Why is this the wrong move (tsumego)?

Problem is this

I play T3, AI plays T2, I play T1 and it says wrong move

W can’t play S3 or T4, so whatever else I play T2 and get 2 eyes, no? Am I embarrassingly off here?

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I think this is just the case of where if this was a real game a ko fight wouldn’t be optimal.

If you go back to the start and try another move, and see if the result is any different. If Black can live without the possibility of a ko it should be slightly better than having to fight and win a ko.


I was fast enough to see the post before the edit…

I understand the ko thing (clarification: now that you explained, not on my own), but I’m supposed to live, I think “wrong” is overly dramatic :stuck_out_tongue:.

Also, I have a thing for kos even when I don’t mean to :woman_shrugging:

To have a thing for kos is rare and precious, so cultivate it!


Yeah whoops! It only occurred to me after hitting reply that it should’ve at least had a spoiler tag or something.

It is something though that one just has to accept with Tsumego puzzles, although I feel like apps and books could probably do with explaining this aspect.

I do agree that wrong is quite harsh, especially when there’s different levels of “wrong”, like dieing in gote as opposed to living in ko or seki if the answer is to live unconditionally.

I guess they could make puzzles instead where they give you a full board position, or something with one ko threat for an opponent, but then it can be hard to know what the puzzle really wants, and one might have to count to see if the ko threat is big enough etc :slight_smile:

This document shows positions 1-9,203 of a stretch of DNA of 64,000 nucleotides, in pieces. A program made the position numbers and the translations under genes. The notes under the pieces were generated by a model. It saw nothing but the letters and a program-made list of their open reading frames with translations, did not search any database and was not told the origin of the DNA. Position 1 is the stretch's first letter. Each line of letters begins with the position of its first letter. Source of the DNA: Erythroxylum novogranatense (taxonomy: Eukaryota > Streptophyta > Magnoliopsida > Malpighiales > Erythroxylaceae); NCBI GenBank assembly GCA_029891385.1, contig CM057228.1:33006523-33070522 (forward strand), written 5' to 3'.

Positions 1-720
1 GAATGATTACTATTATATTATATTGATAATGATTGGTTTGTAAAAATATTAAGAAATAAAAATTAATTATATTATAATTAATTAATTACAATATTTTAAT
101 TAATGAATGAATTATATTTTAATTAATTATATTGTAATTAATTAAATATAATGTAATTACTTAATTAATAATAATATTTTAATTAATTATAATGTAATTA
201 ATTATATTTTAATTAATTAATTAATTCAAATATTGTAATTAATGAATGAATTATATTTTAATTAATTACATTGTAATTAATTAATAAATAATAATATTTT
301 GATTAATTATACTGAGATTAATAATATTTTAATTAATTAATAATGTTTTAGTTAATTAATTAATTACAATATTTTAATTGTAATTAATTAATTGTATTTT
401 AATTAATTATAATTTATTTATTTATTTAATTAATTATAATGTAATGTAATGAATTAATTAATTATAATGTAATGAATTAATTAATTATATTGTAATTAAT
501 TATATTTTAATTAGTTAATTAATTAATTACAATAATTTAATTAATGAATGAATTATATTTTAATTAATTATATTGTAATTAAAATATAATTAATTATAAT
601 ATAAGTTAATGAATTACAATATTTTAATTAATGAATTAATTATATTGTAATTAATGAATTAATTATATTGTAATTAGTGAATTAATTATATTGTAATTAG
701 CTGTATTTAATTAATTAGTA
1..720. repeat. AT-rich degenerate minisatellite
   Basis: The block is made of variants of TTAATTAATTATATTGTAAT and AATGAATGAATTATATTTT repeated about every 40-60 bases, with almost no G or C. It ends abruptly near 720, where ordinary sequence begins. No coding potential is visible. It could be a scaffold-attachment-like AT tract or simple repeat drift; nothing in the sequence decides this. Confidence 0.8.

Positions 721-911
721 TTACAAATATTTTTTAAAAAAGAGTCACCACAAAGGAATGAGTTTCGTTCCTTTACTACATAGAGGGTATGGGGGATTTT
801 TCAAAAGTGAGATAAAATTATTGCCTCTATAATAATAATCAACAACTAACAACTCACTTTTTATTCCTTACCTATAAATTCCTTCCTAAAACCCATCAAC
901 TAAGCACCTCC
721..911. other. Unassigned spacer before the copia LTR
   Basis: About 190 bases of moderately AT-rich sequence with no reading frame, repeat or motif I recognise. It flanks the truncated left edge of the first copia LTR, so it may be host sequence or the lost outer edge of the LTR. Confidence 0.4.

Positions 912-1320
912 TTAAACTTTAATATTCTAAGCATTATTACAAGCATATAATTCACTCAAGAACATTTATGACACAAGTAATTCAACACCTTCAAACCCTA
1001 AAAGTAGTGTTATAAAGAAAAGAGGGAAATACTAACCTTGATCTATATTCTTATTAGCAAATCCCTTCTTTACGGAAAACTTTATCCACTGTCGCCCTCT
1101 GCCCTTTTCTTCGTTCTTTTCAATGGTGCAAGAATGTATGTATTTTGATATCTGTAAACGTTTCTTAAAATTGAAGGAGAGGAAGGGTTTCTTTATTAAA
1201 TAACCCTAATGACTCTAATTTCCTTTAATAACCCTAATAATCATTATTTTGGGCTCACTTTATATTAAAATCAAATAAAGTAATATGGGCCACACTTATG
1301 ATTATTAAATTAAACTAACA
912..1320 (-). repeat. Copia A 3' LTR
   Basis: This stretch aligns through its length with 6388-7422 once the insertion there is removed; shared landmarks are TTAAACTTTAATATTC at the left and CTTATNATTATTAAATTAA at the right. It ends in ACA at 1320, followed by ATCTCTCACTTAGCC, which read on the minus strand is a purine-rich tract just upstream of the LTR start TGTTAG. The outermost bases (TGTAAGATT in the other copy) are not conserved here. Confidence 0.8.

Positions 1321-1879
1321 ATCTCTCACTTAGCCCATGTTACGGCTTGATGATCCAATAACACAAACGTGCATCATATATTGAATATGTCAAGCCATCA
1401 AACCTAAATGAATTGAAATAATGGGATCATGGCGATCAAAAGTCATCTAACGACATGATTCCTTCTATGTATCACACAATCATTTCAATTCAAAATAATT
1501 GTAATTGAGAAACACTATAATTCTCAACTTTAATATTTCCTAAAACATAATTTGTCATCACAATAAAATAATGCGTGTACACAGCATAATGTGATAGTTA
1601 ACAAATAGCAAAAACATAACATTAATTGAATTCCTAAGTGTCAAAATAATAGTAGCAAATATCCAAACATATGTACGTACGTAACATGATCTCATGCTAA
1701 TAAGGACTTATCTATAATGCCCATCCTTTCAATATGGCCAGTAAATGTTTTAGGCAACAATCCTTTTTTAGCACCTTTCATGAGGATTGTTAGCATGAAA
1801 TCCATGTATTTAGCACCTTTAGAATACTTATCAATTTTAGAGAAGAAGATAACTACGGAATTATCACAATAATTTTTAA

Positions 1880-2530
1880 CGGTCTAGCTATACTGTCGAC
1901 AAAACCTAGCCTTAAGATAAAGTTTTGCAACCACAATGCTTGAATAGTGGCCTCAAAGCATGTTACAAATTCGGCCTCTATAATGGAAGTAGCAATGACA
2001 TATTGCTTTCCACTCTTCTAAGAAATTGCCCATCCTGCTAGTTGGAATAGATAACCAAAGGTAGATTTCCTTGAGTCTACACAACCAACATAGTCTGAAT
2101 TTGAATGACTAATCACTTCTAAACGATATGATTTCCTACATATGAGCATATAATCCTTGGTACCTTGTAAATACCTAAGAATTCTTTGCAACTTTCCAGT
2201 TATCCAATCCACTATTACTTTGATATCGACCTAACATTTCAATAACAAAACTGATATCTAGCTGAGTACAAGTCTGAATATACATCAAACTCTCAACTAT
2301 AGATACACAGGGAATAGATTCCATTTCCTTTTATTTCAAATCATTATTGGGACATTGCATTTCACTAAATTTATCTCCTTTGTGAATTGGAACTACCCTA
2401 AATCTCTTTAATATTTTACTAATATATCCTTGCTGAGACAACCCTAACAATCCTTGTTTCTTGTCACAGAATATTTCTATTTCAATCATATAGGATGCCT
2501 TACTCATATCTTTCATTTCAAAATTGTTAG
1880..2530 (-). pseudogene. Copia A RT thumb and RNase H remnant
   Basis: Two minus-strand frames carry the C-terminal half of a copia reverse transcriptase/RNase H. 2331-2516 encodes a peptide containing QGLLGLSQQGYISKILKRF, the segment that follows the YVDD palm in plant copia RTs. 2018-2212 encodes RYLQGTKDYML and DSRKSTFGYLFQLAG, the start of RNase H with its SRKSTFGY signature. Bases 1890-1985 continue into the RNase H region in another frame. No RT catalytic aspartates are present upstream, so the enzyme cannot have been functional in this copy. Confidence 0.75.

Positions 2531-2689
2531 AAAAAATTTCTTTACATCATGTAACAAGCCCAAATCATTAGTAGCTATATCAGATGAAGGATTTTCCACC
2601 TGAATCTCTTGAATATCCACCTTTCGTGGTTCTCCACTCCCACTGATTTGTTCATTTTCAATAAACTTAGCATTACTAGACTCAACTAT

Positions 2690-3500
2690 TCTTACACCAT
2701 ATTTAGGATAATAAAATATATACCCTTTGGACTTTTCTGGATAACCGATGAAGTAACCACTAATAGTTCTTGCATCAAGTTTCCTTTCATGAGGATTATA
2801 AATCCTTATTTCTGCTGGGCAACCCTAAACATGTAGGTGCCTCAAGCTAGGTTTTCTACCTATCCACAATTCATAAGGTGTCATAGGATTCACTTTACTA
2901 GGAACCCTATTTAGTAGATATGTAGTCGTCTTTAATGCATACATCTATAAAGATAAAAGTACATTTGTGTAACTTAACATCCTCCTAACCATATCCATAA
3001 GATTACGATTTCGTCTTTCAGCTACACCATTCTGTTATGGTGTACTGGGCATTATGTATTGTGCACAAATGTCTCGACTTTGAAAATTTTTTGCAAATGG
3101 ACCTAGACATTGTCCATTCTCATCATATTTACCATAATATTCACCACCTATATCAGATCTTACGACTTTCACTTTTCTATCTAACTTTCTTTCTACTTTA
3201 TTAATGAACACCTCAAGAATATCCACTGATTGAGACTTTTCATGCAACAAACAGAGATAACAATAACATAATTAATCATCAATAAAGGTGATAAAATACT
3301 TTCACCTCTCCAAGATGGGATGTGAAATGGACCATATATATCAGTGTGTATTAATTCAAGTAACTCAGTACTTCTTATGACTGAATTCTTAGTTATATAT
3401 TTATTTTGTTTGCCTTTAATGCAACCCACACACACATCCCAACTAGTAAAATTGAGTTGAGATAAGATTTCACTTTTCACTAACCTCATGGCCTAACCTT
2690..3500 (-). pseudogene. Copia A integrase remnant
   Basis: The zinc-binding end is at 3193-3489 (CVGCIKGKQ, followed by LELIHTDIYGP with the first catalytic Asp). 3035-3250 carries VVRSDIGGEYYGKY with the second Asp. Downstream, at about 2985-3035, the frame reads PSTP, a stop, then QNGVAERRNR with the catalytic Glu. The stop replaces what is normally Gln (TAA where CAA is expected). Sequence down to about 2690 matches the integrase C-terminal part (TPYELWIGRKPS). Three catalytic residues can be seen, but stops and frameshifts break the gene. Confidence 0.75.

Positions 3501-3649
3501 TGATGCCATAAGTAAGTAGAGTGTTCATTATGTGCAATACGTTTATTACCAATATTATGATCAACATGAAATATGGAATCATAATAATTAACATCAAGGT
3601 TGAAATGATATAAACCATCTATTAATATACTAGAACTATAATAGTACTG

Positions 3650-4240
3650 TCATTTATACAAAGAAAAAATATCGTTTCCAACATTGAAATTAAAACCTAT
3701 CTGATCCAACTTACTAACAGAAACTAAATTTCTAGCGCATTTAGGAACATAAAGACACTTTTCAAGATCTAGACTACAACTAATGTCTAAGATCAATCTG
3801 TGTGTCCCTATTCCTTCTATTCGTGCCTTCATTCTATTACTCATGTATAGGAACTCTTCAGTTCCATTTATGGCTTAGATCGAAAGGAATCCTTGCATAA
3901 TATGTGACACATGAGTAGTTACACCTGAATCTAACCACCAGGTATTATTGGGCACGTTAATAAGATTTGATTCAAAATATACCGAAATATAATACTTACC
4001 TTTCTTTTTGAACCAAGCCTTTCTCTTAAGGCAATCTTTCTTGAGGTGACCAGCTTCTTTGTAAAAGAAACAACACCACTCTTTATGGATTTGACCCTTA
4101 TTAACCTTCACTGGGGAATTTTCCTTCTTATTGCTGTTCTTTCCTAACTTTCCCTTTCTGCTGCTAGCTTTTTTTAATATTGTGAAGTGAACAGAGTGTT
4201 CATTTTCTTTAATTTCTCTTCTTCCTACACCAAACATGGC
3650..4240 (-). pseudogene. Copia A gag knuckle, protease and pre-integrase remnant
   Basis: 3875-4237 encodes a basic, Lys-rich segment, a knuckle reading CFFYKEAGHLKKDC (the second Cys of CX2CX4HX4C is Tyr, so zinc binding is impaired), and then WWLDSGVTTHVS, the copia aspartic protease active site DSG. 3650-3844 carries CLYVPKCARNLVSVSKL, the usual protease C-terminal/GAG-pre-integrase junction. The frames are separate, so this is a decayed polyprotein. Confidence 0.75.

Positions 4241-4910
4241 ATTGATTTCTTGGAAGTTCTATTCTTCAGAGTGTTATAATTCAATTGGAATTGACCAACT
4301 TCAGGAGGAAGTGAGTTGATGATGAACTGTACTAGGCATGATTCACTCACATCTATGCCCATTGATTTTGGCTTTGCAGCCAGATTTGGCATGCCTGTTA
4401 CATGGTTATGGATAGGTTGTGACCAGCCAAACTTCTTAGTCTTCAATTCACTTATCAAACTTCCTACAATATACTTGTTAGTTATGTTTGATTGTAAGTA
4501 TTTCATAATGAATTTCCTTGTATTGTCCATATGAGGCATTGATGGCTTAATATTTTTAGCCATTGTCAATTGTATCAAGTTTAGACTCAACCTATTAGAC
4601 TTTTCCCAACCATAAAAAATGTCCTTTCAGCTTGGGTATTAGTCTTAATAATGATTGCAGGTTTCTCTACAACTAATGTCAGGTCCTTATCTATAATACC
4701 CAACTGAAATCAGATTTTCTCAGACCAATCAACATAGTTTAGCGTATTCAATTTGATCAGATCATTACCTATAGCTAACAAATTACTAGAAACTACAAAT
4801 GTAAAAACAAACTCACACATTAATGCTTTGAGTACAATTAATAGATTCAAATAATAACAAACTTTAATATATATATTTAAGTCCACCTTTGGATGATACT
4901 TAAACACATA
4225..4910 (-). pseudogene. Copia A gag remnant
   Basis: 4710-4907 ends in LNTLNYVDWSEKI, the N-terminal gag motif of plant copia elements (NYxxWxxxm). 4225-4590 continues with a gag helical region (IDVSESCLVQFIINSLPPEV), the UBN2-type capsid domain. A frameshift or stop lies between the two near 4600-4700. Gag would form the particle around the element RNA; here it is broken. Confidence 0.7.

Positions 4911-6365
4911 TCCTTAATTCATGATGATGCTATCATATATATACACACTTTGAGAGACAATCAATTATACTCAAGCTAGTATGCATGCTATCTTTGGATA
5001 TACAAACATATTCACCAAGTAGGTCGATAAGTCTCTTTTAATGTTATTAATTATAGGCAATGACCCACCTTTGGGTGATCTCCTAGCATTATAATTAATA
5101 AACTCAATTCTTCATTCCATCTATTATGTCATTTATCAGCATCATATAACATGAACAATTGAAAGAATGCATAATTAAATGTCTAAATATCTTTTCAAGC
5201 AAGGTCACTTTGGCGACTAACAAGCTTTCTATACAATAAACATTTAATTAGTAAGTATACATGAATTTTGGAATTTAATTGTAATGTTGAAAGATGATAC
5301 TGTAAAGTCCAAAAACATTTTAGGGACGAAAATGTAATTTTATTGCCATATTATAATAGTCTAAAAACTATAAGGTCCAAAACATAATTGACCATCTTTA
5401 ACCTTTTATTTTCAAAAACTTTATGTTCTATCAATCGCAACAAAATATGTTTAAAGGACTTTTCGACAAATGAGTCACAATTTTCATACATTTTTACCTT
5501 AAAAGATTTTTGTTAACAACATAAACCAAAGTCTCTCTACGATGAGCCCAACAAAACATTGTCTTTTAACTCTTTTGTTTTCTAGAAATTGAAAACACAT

Did you find the right answer (which avoids the ko)?

Shinuito posted the answer by mistake, but in any case the right answer wasn’t the first on my radar, so I still need work.


Tsumego pro (free for android). 3 very easy and 3 intermediate every day. Forget the hard ones.

This is only the case in tsumego problems, though. In a real game a ko is better than a seki whenever you have more ko threats than your opponent (although I guess it also depends on if those ko threats will bring you in a better position, or if you need them for a different ko).

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That’s the one in the screenshot.


In a real game ko the evaluation also depends how many points each side has at stake in the ko. The side with more to lose typically needs bigger ko threats to fight the ko. Usually there are fewer large ko threats than small ones.
A very asymmetric ko is called a “flower viewing ko”.


Even if you win a ko it’s still two moves in a row for the opponent. Iffy, iffy. I think seki is better than ko is a good rule of thumb.


I thought it’s better to continue the same thread instead of a new topic, but I have the opposite problem

It’s B turn, W just killed T1 so whatever I play W gets two eyes, how is this solved for B???
What obvious thing am I missing??

It’s a ko, black plays a ko threat.

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Maybe (?) You miss the atari on the 3 stones? I mean when b takes the ko.

In real game you threaten something big. Like you threaten to kill a giant white dragon. And white has to respond because it’s too big to lose. And black get to retake the ko.

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I see the threat for W R2 group and also for my R2 stones.

I thought tsumego was simple “live here/ kill here, k thanx”, this thing where it’s local problem but I have to solve it like a board is there is hard. :angry:


In some complicated josekis, you have that kind of local life with ko. Then locally players have to be careful to keep some threats and not waste them… Go is really difficult sometimes.

The way to see a life and death problem is “status of a group”. It means what happens if black play first if white play first? Do we even need to add a move? Trying to consider all what can happen.

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Understatement :stuck_out_tongue::stuck_out_tongue::stuck_out_tongue::stuck_out_tongue: